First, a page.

What Fruits Are In Season: Winter Edition

Last month, I highlighted some of my favorite vegetables that are in season and at their finest in the winter months in this blog post. Most people don’t equate “winter” with “fruit” at all, so this month I wanted to cover some of the most delicious fruits that are available and in season during these cold months.

Apples

This is the most obvious fruit on this list. As it starts to grow cold, you find fewer and fewer fruit options on the grocery store shelves and find more and more varieties of apples. Apples have been proven to improve neurological health, because they contain quercertin (an antioxidant that reduces cellular death). They’ve also been linked to lowering cholesterol levels.

Kumquats

The list gets a bit more exotic from here. Kumquats are tiny citrus fruits that are packed with antioxidants. They’re also, surprisingly, a great source of protein. Just five kumquats provide a fifth of your daily recommended amount of protein. They’re a strange brand of citrus, because you can skin is obviously and easily edible. The flavor is completely unique and very versatile, so they can be used in both sweet and savory dishes all winter long.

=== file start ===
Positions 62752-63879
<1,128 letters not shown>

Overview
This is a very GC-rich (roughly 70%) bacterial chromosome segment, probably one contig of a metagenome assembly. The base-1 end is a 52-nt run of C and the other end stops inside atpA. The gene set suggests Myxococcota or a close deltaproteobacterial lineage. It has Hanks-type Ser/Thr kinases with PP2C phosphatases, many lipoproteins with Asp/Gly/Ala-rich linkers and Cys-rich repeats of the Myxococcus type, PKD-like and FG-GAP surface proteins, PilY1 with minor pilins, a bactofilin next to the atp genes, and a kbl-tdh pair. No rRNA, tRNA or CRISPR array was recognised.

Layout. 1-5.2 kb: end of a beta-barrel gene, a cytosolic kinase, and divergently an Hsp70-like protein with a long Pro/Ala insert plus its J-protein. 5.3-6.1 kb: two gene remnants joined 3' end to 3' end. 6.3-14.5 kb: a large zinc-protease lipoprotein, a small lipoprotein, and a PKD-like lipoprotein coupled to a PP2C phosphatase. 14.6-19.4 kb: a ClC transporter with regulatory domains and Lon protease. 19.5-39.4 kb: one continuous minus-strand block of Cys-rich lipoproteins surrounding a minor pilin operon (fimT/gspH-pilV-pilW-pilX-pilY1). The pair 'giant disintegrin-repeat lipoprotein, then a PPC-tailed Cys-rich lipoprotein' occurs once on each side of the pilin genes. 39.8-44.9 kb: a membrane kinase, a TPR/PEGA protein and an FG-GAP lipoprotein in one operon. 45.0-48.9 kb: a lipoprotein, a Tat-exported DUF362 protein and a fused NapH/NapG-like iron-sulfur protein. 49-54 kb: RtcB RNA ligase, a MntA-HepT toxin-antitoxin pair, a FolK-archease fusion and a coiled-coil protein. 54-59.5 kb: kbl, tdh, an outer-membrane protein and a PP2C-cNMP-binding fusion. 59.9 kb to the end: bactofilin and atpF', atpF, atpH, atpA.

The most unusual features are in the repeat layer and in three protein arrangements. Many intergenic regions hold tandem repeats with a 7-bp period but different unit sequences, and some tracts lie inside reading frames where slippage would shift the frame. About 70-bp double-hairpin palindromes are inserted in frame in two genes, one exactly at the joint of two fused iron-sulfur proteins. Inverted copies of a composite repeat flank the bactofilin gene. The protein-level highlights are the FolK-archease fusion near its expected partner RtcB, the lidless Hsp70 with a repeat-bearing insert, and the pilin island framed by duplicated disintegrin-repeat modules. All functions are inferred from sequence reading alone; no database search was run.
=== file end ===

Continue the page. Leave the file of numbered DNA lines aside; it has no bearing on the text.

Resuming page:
Persimmons

Another lesser-known fruit is the persimmon. There has been a study by the Journal of Agricultural and Food Chemistry that says the persimmon may actually be better for the heart than the apple is. They contain more fiber and minerals that are directly linked to preventing heart disease, strokes, and heart attacks. Persimmons also contain antioxidants that help with diabetes. For those who are unfamiliar with persimmons, they are most commonly compared to apricots and plums.

Quinces

Quinces may be hard to come by in the standard grocery stores, but you’ll probably find them during a quick trip to a local Asian or Latino market.  They are known to have compounds that fight the influenza virus, and are full of Vitamin C. Quinces have one of the shortest seasons, on this list: they’re best between September and December.

For more winter fruit, check out this quick article: here